b) The Principal Secretary of Devaswoms is to be the special commissioner for both the boards;


c) From now on, devaswom board members must take their oath of office in front of the government secretary;


d) The devaswom commissioner must submit a working report on the devaswom board to the government once in three months; and,


e)  The devaswom board must submit an annual audit report to the government, but not to the community and the general public.


The above clauses take away the devaswom board’s right to autonomy and governance on behalf of the community.  Furthermore sidelining the community in this manner constitutes an outright suppression of the Hindus human right to religious freedom.




These stipulations make it abundantly clear that Hinduism in Kerala is being treated as a Govt. domain – therefore, “Govt. controls and runs the religion.” As a result the Boards and the temples are liable to become a part of politicized Govt. operation.




Furthermore, the audit committees are not required to report to public but only to Govt. which already controls and mismanages these shrines. It is obvious that under these provisions the Govt. has completely usurped the role and authority of the community. 




4) Govt. Control of Temples violates Laws of the Land

 The Govt. is charged with the responsibility of upholding the law but in the present case the state would be violating the national constitution by robbing the Hindus of their ‘Religious Rights’ guaranteed under the Indian Constitution.


It must be noted that: a) In Karnataka, a division bench of the High Court comprising of Justice R Gururajan and Justice C R Kumaraswamy struck down the endowment Act stating that the legislation violated Articles 14, 25 and 26 of the Constitution which provided for right to equality, freedom of conscience and freedom of profession, practice and propagation of religion and also the freedom to manage the religious affairs; and b) The Allahabad High Court directed the Central and Uttar Pradesh authorities to prepare a scheme for establishing a Board for Hindu religious organizations on the pattern of the UP Muslim Waqf Board. It would be appropriate and legally prudent for the Kerala Govt. to also follow the judgments issued by these highest judicial bodies.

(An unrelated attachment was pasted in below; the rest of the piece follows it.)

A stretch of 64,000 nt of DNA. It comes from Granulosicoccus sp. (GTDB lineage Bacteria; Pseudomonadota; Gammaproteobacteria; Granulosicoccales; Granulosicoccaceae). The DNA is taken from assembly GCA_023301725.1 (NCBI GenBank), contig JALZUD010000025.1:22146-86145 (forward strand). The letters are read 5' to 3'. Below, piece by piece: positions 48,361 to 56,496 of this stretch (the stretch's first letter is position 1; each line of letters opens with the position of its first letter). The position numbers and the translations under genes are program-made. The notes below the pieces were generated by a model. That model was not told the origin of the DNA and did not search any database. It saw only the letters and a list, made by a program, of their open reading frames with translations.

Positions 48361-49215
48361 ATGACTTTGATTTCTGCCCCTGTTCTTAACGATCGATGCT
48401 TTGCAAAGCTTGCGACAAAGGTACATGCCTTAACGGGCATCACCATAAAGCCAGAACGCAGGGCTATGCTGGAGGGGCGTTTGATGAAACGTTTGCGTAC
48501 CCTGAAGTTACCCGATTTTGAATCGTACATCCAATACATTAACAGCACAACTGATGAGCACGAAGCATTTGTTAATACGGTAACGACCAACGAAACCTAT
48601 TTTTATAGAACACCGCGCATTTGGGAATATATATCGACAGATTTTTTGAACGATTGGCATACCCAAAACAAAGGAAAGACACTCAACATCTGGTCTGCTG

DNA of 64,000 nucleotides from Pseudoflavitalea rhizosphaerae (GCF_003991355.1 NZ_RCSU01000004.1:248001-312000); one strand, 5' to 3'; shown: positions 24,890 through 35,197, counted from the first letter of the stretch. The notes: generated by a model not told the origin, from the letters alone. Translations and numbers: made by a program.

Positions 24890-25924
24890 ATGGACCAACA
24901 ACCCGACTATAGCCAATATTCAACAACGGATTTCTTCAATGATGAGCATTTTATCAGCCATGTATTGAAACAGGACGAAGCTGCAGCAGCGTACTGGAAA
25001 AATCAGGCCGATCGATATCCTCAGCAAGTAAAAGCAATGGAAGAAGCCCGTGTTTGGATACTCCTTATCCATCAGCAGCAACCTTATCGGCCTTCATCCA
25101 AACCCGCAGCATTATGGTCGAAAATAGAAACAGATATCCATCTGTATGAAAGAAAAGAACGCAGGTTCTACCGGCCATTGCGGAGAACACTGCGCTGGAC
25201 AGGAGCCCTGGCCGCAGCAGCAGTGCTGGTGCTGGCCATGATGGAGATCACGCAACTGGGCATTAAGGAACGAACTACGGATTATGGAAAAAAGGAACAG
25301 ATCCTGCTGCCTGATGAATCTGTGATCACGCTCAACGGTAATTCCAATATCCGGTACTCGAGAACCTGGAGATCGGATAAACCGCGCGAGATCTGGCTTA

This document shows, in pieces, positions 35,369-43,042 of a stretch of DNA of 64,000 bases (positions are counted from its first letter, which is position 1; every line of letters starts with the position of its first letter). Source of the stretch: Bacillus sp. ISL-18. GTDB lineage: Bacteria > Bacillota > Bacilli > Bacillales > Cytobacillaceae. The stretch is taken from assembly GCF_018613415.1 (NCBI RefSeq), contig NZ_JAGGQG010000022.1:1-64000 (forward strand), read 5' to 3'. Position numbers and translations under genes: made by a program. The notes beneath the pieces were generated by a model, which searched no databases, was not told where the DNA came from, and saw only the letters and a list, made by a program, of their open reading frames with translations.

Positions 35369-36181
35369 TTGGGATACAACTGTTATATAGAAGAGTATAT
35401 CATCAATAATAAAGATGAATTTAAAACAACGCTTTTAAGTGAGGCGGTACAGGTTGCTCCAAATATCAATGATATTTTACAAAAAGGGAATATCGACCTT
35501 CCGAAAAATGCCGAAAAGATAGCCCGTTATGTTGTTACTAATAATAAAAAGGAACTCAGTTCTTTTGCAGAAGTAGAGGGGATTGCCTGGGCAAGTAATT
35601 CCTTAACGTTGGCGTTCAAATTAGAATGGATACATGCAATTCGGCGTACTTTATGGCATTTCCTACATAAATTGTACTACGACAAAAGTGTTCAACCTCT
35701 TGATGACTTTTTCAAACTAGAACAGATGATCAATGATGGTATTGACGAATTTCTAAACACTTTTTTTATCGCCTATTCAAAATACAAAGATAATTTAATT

Anticipating possible dishonorable designs in various administrations the Indian Parliament adopted a law in 1991 specifically requiring that -“the status of religious places, as on August 15, 1947 shall be retained”.  The state Govt. is duty bound to uphold this commitment made by a national law and let the religious places remain outside Govt. Control as they were in 1947. In case of conflicts or contradictions between the state and national laws the national law enjoys the precedence.